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Paul chose weakness because of strength

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Paul chose weakness because of strength

by Dave Havir

The writer pastors the Church of God Big Sandy
and is a regular columnist for The Journal.

BIG SANDY, Texas--All people have moments of weakness. We wish we could handle situations better in our family, on our jobs and in every area of our lives.

Oftentimes our actions of weakness come from negative circumstances. Some of those circumstances that create weakness are a lack of innate ability, a lack of preparation, a lack of discipline, a lack of vision or a lack of courage.

Let's face it. Our moments of weakness are oftentimes well earned. We are weak.

But aren't believers expected to be different? Aren't believers supposed to be new creations?

Interesting concept

Paul mentioned an interesting phrase in his second letter to the congregation in Corinth. The phrase is found in 2 Corinthians 12:10. He wrote: When I am weak, then I am strong.

That's an interesting concept.

According to Paul, weakness is not always a choice due to negative circumstances. Apparently weakness can be a choice based upon strength.

What makes this discussion so relevant is the believer's battle to stay away from two extremes. Notice the following.

  • One extreme in human behavior is the approach of a believer thinking too highly of himself.

  • The other extreme is the approach of the believer debasing himself in a self-defeating way. This emotional condition usually convinces the believer that he is behaving with true humility.

When a believer finds the balance between these two extremes, he has found true humility.

It is obvious that thinking too highly of oneself is not true humility. What is not so obvious to many is the charade of debasing oneself in a self-defeating way. A believer with this condition is often not trying to maliciously fool others, because the problem is that he has already fooled himself.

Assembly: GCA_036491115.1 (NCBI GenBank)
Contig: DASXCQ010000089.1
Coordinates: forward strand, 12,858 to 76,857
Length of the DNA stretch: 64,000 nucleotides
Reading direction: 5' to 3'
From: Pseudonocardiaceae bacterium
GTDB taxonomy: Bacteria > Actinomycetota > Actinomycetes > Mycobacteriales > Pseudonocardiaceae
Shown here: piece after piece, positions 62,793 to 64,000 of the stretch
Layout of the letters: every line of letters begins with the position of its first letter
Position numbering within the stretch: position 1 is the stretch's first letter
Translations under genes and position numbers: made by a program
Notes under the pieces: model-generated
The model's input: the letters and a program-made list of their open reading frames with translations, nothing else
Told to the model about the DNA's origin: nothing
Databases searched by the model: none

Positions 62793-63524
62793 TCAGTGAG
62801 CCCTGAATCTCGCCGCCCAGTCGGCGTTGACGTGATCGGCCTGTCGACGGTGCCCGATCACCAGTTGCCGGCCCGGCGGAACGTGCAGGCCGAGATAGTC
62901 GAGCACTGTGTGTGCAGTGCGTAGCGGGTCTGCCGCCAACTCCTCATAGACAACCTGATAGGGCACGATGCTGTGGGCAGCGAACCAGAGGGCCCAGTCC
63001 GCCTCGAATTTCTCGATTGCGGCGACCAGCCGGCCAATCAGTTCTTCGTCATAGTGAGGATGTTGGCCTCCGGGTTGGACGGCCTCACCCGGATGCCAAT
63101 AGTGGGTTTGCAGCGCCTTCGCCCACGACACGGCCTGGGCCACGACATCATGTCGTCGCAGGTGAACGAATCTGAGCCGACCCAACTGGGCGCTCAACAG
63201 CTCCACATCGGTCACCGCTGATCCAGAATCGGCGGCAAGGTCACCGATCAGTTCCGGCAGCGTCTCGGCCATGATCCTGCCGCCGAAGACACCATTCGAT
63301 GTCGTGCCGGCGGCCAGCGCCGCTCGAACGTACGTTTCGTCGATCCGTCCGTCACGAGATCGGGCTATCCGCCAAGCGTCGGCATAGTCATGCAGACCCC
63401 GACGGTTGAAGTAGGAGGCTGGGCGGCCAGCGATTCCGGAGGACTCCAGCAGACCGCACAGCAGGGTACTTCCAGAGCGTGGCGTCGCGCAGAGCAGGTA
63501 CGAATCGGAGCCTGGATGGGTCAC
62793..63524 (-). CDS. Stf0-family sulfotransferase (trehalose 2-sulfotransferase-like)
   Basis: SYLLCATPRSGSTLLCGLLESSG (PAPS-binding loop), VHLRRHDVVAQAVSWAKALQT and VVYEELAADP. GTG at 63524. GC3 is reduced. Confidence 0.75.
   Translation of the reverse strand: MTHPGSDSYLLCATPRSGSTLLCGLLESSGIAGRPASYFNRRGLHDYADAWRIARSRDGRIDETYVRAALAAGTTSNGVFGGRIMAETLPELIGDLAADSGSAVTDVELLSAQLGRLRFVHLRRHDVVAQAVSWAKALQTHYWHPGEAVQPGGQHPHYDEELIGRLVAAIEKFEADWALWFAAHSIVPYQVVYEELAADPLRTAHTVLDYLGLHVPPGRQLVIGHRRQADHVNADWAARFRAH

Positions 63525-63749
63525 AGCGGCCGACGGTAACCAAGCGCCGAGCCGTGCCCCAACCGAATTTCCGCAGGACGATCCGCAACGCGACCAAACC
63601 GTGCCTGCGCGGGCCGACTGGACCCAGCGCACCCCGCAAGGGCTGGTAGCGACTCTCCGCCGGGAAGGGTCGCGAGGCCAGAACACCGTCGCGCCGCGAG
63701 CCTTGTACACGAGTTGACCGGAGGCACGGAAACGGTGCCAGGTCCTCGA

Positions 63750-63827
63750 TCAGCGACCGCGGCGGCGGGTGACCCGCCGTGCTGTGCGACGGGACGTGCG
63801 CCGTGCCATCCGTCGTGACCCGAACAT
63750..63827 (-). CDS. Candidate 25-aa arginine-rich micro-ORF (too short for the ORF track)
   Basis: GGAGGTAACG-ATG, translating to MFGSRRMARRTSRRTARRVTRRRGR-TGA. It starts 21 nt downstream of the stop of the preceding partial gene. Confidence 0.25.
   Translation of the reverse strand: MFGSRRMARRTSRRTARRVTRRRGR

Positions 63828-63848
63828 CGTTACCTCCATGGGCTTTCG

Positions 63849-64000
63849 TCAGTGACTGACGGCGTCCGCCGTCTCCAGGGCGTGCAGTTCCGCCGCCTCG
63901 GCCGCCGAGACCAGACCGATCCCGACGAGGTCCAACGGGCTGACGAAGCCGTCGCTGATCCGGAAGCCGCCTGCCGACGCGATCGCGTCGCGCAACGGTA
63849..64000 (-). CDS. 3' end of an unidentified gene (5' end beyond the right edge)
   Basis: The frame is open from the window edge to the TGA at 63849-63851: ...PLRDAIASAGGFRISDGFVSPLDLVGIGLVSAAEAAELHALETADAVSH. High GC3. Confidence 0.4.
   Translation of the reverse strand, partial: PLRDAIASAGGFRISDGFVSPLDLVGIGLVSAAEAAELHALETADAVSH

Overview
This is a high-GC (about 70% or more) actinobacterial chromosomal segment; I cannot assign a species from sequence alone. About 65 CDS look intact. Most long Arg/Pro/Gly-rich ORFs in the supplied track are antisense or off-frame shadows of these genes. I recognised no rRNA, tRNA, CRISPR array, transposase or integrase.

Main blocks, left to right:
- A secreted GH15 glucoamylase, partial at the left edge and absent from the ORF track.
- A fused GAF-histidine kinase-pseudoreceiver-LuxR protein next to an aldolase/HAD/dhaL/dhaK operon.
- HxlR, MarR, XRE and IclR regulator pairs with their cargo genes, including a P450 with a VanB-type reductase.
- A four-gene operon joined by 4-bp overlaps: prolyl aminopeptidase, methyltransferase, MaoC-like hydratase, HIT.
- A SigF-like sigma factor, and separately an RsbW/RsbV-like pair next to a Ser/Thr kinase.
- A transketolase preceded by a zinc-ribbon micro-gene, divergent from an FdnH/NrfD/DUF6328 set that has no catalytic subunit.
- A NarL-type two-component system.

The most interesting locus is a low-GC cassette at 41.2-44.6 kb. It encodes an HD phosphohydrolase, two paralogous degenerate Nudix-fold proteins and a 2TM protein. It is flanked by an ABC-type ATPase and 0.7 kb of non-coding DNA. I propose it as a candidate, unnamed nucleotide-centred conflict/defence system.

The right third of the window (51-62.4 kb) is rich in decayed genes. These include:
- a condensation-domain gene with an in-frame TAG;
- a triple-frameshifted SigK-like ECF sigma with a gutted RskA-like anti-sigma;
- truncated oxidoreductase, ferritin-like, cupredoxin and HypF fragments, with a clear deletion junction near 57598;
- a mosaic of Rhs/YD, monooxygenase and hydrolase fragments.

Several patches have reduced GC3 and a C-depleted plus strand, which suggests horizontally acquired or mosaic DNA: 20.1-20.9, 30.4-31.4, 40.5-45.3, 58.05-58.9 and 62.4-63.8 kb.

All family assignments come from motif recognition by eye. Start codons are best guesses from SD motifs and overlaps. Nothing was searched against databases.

Not a doormat

Before we read the context of 2 Corinthians 12:10, let's notice another example of the apostle Paul to prove that he was not a doormat.

In Acts 23:1 Paul spoke boldly before the council. The high priest instructed someone to hit Paul in the mouth (verse 2).

Paul heard the words, but he did not realize that it was the high priest speaking. Therefore Paul responded with some sharp criticism (verse 3).

Someone standing nearby asked Paul a question (verse 4): "Will you revile God's high priest?"

Which paraphrase of Paul's answer (verse 5) most accurately reflects what he said?

a. I shouldn't have said those words to anyone.

b. I shouldn't have said them to the high priest.

Apparently Paul had no problem with saying the sharp criticism. He stated that he should not have said those strong words to the high priest.

Paul was not a doormat.

Context of letter

To understand the context of 2 Corinthians 12:10, we need to go back to 2 Corinthians 11:1. The following scriptures will be quoted from the Moffatt translation.